Getting lost in the wilderness…

When experienced hands post thoughtful recollections on “Old School Gaming,” as tabletop RPG designer Steve Winter did for issue 25 of Warlock, it’s worth paying attention.

Winter’s essay – “Killer Dungeons: An Old-School Retrospective” – was the lead article. Now, I’m not going to steal Winter’s thunder by expounding on the main theme he explored or attempt to refute and/or reiterate his final assertion. 

But I do recommend reading it yourself, if only for hobbyists to see the road that mainstay gaming has taken from the 1970s to today. 

Still, I did want to pull on one of the threads that Winter left dangling from the introduction, because it struck me as a truism that often gets overlooked.

Winter wrote: that “wilderness adventures were more common than dungeon crawls among me and my friends.”

Clearly, Winter’s gaming experiences overlapped with mine, because the same thought occurred to me, as well. Even when I consider how we played official Dungeons & Dragons products later on in the 1980s, knocking about the wilderness was nearly always a prominent element. 

Keep on the Borderlands was more about the borderlands than even the caverns or the keep itself. Solve the murder mystery of “The Assasin’s Knot” on Leonore Isle, if you wish, but moving through the surrounding area and interacting with folk was the really fun part. If you didn’t set out from Threshold at least once in the Expert rules, then you were missing something.

Not that wilderness exploration ever entirely vanished from the scene. But that experience informed the design of another acquaintance, fellow Werecabbage Tim Hitchcock, who authored “Stolen Land” in the Kingmaker Adventure Path for the Pathfinder Roleplaying Game that sparked a resurgence in hex crawls.

Even as a practical matter. If you wanted to fight the “dragons” portion of D&D, then it likely wasn’t going to happen in some forgotten underground halls. Go to the mountains, seek out the forgotten places in the world, brave the natural (and unnatural) dangers of the wider world and satisfy the desire of facing the fire-breathing scaled terrors that jealously guard their treasures.

There was a broad acceptance that getting from place to place was something that had to be done. Either we had been prepared to accept this because Barsoom novels were travelogues of the fantastic or because Tolkien had also enraptured his fans by having the Fellowship explore so much of MIddle Earth.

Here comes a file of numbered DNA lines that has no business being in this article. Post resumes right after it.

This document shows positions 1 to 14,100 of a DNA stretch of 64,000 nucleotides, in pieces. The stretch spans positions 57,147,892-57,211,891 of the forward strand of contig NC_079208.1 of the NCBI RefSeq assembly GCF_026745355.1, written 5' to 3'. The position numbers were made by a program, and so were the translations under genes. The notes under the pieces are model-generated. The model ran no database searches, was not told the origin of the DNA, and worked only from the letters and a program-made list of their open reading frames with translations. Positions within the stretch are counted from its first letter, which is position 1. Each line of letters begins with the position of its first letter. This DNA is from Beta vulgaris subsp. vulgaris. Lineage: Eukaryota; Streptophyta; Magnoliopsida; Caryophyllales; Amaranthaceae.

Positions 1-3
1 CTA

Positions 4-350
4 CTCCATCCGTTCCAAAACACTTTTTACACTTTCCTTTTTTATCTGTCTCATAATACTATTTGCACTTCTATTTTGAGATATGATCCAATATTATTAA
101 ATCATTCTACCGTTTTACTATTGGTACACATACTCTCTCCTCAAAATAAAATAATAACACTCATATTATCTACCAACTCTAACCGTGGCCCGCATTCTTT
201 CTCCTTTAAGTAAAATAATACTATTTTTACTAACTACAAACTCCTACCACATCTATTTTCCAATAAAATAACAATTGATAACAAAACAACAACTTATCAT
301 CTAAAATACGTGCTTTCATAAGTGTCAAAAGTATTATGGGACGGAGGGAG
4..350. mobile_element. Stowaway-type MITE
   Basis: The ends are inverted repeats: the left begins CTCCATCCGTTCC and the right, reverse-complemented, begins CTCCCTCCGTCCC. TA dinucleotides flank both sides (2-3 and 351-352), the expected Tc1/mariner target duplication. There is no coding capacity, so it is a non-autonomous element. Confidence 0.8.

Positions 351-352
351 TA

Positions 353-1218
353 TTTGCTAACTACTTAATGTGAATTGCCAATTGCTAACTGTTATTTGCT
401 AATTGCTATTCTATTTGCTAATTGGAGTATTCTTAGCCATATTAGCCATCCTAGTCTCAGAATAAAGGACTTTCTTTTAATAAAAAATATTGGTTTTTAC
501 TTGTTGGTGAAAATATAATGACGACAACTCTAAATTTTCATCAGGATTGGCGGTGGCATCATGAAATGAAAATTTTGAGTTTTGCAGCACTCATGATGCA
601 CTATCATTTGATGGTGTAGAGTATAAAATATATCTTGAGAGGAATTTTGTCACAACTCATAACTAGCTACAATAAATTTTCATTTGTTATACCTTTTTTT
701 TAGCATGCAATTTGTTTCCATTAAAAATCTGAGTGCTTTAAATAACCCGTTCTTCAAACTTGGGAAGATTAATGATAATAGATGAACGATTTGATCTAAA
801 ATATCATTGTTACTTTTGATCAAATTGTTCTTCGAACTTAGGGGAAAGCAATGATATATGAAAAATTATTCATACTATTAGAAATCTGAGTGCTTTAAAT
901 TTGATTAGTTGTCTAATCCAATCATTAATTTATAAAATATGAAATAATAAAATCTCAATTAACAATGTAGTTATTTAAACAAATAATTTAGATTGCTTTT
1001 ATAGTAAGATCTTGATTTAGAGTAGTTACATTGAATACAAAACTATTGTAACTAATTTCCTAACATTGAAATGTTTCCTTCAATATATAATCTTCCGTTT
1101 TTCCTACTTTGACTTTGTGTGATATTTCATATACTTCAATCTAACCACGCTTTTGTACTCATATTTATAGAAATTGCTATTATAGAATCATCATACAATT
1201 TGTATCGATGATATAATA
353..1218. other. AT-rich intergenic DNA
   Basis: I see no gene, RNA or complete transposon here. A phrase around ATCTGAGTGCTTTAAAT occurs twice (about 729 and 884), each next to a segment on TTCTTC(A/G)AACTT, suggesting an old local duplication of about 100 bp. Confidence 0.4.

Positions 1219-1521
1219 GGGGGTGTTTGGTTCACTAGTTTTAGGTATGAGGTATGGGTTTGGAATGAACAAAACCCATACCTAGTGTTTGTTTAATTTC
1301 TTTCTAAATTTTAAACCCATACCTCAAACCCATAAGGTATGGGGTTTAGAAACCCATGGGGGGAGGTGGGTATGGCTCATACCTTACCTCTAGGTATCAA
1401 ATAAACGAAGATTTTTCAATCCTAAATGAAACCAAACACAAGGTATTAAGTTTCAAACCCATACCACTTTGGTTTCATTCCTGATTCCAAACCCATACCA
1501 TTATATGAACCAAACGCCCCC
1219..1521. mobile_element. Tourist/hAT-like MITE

If your adventuring party didn’t meet something deadly along the road, that’s OK. No matter how fortified your party made your fireside encampment for a night under the stars, all the players at the table understood how futile that would be. 

Of course we would be attacked during the middle of the night. That’s the whole point of setting up camp, anyway. The fun part was being surprised by WHAT the game master rolled on his nighttime encounter table, and by WHO the (un)lucky soul on watch duty at that time just happened to be!

(It was all for the good anyway. Monsters meant XP! And intelligent ones carried coin!)

Has play experience and expectations changed? Perhaps. I think the big difference between now and then is the expectation of today’s players for a narrative resonance. As a general expectation of today’s players (and I emphasize that this is only a general observation), the encounter must portend or have relevance to the larger campaign. It must lead somewhere or mean something. 

Much of this has to do with the economy of storytelling – which is largely a good thing and reflects the maturity of the hobby. If you’re going to take time to have a combat encounter, then it SHOULD tie in with the adventure’s goals. GMs understand that every encounter is an opportunity to drive home the point of the story. 

Whereas, for gamers from our era, sometimes a raid by bugbears is just a raid by bugbears – and that was just fine. 

Especially if they have loot.